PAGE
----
We all agree now that eradicating extreme poverty is not only a moral duty but a legal obligation. Indeed, eradication of extreme poverty is a necessary precondition for human rights to exist, in real life.
Our Foundation supported from the outset the Millennium Declaration which, inter alia, deals with the issue of poverty (articles 11, 12, 15, 20, 27, 28 and 29) and has supported all efforts to advance the draft of the guiding principle on extreme poverty and human rights and has made several contributions to substantive issues.
Unfortunately, there has been undue delay in the finalization of the draft of the guiding principles, with the result that we are now finding ourselves in the midst of a global economic crisis, unprepared to effectively deal with the question of poverty. We are defenceless in witnessing the sliding of the middle class to poverty and of the poor to extreme poverty.
The final draft of the guiding principles, indeed covers a wide field of specific issues relating to extreme poverty. But to declare principles is not enough. Norms without sanctions have no teeth. We should add teeth to our principles. I realise, of course, that we are far away from the stage where violations of human rights will result in sanctions of similar severity as in the cases of violations of rules concerning, say, international trade or finance. But, we should take a first step in that direction.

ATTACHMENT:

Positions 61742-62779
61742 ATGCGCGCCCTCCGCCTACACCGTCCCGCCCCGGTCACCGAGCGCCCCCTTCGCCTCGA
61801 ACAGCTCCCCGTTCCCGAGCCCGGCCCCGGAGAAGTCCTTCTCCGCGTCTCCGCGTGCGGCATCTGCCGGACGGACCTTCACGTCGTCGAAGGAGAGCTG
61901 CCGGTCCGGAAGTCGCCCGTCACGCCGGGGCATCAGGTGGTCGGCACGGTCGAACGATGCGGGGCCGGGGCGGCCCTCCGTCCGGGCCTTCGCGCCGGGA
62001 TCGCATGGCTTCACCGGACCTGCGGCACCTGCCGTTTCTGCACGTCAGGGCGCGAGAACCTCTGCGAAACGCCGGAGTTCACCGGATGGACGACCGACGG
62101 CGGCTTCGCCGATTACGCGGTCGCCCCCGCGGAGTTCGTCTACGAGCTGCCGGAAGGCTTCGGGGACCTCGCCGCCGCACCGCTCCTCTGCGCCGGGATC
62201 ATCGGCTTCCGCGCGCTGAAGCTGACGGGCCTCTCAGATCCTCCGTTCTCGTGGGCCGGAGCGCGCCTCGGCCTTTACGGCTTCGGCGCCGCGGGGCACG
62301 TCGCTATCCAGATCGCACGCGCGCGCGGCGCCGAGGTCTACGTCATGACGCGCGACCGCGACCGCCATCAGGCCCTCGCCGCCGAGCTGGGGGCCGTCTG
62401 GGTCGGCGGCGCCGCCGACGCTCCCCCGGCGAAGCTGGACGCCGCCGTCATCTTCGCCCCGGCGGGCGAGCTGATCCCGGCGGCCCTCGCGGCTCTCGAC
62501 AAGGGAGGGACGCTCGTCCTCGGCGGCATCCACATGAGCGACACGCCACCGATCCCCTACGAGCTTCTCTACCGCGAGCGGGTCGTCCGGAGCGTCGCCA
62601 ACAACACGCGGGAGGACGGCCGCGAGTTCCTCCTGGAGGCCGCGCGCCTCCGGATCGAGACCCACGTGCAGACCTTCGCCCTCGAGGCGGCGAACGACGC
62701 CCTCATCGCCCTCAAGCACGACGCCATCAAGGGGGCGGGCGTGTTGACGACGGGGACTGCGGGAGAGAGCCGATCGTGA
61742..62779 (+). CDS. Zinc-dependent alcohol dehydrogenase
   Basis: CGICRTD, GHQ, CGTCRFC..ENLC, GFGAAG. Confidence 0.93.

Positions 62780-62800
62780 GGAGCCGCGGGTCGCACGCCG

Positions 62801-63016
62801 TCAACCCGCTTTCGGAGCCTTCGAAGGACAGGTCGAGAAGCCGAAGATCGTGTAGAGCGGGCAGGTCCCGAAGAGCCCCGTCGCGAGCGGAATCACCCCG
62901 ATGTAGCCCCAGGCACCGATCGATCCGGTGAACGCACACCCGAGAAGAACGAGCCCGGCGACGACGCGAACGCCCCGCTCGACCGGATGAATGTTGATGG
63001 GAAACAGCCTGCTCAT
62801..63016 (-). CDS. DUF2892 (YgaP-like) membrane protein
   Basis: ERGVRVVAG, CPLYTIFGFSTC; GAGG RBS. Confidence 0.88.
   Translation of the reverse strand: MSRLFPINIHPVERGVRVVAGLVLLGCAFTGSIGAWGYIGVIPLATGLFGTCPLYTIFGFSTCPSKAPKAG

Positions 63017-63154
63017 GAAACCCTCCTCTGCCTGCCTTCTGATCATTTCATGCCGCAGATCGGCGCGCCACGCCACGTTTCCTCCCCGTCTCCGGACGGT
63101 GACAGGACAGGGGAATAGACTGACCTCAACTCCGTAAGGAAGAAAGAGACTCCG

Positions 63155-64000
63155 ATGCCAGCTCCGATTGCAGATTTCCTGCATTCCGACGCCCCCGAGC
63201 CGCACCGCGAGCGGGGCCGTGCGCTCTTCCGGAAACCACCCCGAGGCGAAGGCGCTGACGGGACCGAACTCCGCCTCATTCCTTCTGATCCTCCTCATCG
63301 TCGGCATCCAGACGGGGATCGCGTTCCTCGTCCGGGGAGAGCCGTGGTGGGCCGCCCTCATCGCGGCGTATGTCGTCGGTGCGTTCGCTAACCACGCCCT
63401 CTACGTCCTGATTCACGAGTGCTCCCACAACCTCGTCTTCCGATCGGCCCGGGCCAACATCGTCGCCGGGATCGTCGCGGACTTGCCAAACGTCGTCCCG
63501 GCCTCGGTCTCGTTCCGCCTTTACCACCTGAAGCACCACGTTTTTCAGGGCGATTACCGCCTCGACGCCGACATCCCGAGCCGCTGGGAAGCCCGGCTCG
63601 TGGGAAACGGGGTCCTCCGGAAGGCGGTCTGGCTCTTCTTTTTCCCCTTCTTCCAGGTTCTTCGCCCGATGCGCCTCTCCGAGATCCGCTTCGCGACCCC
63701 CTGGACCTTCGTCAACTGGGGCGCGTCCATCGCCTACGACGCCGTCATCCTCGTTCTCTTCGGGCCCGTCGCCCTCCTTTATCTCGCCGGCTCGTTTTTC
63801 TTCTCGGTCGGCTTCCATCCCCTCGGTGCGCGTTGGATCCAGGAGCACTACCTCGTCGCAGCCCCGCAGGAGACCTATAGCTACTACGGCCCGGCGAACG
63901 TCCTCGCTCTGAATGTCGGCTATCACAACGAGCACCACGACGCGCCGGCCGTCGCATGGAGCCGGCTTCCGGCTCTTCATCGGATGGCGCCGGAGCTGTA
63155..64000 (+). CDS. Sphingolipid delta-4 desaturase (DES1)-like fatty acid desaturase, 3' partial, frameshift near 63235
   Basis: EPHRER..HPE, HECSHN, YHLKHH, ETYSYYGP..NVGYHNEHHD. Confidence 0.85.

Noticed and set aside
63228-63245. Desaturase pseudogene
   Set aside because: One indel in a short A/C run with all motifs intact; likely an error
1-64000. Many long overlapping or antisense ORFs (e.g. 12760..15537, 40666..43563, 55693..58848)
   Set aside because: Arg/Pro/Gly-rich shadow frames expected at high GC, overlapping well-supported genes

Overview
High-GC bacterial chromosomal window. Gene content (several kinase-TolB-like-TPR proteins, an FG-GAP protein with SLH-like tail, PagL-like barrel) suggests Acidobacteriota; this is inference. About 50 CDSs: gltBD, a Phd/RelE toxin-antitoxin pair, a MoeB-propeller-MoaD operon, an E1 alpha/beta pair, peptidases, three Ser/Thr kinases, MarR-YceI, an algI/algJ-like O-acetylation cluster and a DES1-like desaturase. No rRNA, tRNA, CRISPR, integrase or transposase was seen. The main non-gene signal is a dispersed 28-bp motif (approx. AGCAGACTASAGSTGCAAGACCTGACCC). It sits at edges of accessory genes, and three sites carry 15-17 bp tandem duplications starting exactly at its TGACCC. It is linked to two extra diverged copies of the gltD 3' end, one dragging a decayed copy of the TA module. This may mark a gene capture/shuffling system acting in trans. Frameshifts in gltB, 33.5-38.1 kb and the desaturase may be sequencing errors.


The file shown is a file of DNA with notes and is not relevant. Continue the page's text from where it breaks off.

In this respect, I propose that consideration should be given to the possibility of establishing, under the auspices of the Council of Human Rights, an international observatory to monitor policies of economic adjustment, especially those in which international organizations have a direct involvement. Such an observatory will enable us to evaluate, on a regular basis, the extent to which economic adjustment policies affect the extremely poor or may induce a process in which segments of the working population are led to live in poverty.